David is one of my oldest and best friends, I met him when he joined The Photographers Workshop in the early 1980’s. We taught each other about so many things, he was my first web master and computer guru I showed him how to develop and print. His work has always been an inspiration photographing in more countries than even the most seasoned travelers. If you can’t make it to his exhibition then have a look at his website here
For the first time in over ten years Bristol
based street photographer David Constantine
is exhibiting his stunning collection of portraits
at the View Art Gallery in Bristol.
Open Mon-Sat 11am-6pm; Sun 12pm-5pm
The exhibition is open on 13th – 28th
19th August at 7pm – Come to an evening
where David Constantine speaks about his
photography and experiences. All welcome.
“If I think back I feel I have always ‘seen’ images. Having the ability to capture them in the way I wish to see them has always been the challenge. I am particularly enthused by light and the sun. If I am in a room, I have a overwhelming urge to always move and place myself near or into the natural light, particularly sunlight.
During my teens when I started to photograph more seriously I was finding my way to the type of images in this book. However on this journey I did try as many photographic forms as possible, dabbling in sports, surf, landscape, music and people.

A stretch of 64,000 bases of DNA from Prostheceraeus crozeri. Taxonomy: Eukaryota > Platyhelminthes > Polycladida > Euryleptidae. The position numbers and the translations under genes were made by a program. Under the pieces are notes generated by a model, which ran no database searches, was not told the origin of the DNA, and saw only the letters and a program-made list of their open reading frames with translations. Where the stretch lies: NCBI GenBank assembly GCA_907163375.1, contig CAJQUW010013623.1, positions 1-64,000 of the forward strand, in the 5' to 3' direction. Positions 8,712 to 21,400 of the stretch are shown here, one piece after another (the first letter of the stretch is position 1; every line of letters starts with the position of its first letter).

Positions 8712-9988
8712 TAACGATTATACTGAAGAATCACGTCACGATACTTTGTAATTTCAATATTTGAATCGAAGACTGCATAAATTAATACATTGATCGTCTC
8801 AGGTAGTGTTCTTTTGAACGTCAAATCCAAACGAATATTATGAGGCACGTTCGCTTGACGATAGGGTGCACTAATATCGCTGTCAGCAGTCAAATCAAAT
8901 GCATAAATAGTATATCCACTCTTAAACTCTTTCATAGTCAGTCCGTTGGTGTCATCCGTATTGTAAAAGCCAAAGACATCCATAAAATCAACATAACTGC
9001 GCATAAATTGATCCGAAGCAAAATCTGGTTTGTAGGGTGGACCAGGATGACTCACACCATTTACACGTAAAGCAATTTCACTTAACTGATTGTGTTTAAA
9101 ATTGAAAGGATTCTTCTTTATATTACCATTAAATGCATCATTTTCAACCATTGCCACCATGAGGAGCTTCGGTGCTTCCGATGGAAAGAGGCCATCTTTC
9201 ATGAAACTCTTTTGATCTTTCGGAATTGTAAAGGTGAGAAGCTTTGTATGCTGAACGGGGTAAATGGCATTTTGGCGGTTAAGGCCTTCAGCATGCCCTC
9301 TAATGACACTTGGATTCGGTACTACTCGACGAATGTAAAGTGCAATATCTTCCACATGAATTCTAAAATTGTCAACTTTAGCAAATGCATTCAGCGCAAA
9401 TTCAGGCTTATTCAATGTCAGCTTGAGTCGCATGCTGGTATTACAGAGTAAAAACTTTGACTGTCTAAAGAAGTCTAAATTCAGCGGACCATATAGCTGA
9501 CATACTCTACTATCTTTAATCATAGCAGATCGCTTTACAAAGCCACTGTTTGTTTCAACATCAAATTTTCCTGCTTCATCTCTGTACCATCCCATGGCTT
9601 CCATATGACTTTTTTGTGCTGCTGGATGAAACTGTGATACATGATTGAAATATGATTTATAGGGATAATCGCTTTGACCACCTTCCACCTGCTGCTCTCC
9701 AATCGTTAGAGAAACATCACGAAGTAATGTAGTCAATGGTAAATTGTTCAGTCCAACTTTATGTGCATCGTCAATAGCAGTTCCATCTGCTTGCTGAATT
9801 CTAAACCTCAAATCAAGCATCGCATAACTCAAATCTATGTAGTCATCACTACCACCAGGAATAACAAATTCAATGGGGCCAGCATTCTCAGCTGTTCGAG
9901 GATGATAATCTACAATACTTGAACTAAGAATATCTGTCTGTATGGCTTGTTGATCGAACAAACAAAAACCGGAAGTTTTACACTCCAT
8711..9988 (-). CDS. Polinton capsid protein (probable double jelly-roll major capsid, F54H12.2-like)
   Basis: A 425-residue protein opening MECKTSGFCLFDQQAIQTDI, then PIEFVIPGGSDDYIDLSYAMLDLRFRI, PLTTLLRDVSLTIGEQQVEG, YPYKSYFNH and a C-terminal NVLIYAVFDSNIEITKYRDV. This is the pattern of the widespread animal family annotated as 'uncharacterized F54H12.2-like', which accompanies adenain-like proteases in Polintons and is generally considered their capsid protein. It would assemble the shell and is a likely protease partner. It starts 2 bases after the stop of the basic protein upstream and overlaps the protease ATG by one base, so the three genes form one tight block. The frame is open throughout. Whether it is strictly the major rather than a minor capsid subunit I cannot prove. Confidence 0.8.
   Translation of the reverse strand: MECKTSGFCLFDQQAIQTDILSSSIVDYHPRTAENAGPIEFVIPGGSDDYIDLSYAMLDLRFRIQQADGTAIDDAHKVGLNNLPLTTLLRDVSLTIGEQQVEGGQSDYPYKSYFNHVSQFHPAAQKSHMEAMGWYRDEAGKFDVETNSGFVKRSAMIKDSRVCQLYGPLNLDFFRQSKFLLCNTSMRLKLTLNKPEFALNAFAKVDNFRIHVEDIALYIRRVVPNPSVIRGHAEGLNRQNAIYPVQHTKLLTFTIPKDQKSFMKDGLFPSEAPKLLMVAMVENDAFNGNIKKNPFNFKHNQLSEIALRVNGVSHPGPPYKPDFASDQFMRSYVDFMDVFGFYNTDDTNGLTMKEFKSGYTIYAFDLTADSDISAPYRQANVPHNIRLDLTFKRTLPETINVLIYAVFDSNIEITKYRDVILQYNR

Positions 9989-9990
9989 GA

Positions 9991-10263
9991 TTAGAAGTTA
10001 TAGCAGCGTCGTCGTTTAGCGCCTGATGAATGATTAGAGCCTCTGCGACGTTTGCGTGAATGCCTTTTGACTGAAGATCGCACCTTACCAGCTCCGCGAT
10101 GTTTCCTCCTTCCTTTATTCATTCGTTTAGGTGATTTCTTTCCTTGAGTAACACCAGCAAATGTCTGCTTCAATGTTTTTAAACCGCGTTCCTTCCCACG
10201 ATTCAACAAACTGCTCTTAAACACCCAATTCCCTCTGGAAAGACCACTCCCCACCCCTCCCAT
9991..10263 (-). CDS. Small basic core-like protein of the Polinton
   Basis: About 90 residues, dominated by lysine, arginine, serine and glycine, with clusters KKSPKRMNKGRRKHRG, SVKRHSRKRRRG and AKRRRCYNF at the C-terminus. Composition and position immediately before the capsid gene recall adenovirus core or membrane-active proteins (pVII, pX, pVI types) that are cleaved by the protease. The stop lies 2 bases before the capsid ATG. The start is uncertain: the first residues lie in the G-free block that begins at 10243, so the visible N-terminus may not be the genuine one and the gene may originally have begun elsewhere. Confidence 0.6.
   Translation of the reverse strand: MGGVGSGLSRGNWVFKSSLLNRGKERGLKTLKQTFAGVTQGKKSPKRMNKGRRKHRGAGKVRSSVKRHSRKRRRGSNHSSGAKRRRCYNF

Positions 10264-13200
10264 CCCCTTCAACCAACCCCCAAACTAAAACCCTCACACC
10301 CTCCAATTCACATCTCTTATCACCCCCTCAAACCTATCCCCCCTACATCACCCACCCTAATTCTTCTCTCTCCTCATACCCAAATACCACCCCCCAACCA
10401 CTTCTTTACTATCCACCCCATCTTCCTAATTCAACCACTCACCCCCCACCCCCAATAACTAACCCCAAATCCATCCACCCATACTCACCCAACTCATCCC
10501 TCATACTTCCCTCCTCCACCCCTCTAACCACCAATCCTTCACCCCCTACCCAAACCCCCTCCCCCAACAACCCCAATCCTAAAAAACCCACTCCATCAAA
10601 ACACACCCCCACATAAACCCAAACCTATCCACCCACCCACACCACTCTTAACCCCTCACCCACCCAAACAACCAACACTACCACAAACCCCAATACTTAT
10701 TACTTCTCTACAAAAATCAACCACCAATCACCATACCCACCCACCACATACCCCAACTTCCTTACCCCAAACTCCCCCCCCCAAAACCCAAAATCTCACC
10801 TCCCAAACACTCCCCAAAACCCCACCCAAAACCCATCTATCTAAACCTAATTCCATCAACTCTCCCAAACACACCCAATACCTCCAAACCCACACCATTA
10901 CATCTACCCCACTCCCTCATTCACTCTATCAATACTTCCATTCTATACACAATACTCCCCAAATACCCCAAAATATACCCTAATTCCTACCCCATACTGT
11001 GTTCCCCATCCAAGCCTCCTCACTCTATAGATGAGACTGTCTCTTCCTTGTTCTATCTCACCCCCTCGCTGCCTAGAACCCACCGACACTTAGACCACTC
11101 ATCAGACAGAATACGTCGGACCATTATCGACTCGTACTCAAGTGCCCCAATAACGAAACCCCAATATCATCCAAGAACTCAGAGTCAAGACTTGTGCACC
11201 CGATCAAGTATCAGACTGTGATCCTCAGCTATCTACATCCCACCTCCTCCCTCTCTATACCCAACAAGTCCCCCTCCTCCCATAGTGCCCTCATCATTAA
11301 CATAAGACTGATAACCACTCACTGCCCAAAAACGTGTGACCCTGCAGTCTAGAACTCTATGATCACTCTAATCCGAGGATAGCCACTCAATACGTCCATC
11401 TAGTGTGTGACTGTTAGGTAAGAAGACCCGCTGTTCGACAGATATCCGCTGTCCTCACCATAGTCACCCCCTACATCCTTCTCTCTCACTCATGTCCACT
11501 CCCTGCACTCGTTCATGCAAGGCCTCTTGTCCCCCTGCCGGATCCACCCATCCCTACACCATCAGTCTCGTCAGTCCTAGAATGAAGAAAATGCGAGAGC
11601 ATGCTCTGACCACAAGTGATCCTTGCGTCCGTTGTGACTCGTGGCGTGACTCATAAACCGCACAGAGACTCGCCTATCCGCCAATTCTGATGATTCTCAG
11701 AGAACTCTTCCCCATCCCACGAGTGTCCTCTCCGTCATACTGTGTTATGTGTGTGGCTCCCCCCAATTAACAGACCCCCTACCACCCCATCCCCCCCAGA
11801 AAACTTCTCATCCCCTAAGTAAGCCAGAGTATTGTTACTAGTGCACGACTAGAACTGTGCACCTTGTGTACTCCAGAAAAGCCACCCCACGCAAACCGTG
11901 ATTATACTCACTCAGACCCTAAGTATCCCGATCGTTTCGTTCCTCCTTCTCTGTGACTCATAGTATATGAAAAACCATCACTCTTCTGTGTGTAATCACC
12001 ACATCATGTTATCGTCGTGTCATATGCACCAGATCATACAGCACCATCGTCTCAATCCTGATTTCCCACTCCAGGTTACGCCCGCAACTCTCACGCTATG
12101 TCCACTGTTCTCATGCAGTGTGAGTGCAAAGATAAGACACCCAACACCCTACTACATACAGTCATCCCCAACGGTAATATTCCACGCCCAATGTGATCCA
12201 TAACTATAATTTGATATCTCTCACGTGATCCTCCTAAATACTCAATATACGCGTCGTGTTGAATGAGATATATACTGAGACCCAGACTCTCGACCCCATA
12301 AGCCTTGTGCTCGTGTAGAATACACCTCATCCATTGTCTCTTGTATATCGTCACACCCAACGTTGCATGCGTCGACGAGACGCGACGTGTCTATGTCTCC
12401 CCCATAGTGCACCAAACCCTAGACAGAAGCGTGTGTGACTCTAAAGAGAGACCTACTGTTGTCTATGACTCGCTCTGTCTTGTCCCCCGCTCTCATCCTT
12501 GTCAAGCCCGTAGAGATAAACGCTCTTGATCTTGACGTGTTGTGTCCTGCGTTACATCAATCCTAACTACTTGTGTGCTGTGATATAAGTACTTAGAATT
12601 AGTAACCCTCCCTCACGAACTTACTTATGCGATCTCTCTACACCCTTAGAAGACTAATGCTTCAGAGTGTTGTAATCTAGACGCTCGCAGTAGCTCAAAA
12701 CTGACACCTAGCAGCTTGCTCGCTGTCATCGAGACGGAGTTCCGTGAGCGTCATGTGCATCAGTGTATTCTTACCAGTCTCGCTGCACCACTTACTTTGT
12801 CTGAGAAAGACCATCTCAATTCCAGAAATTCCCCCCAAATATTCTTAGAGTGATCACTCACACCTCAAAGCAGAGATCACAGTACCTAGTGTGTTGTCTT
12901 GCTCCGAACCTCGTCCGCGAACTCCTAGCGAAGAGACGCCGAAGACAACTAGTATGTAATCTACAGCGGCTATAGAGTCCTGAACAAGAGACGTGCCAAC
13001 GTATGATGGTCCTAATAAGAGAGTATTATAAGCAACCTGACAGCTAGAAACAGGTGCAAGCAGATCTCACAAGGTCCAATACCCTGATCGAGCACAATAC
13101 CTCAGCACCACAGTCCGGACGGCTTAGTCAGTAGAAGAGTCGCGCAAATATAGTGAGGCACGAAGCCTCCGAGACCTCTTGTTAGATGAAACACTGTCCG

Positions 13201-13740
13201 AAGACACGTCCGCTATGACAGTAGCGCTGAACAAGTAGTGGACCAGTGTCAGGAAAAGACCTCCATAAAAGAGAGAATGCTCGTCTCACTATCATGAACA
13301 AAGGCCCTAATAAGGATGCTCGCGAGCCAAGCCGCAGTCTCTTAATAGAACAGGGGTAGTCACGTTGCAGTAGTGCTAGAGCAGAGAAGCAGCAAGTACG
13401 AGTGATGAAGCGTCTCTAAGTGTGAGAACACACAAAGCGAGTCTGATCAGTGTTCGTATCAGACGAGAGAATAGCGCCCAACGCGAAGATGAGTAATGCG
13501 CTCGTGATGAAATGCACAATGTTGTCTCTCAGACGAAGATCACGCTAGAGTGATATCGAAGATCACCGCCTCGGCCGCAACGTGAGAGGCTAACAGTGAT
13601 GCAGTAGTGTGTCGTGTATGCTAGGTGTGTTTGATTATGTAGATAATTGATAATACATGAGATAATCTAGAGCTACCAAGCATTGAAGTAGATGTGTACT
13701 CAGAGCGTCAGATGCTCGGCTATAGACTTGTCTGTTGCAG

However, my focus was brought into sharp detail when, following my injury in 1982, aged 21, I was left paralysed from the shoulders down and unable to grip or pick up my camera. I decided to give up photography as just another one of those things I was going to have to accept in my new life as a quadriplegic wheelchair user. What I hadn’t counted on was that I couldn’t just give up what I saw that easily.
With help from a number of key people, in particular Ian Dickens, Head of PR at Olympus Cameras and photographer Keith Barnes, I was able to start taking pictures again just over a year following my injury.
It wasn’t until I moved to a medium format camera and started to travel that I found my real challenge. That challenge is to photograph people in their own environment in a relaxed setting and at their ease. I am not quick, I cannot run after my subjects and I certainly can’t blend into the background as Henri Cartier-Bresson mastered so skilfully. However I can present myself to my subjects who are generally as intrigued by me, as I am by them. A foreigner in a wheelchair with a camera is not something one sees everyday, if ever in many of the countries I have had the privilege to travel to.
I am inspired by the way people live and in many countries I go to, how their faces tell many stories, often of hard work and struggle to survive in a way that we, living in more privileged circumstances, often take for granted. The recent history of a place or country always fascinates me and I try to photograph people who would have lived through or even possibly will live through times of great change in their country.
The images on this site have been taken over the last 20 years, often in moments squeezed into or around my working day. Luckily for good light, one has to rise early. I hope you enjoy seeing them as much as I have enjoyed taking them.”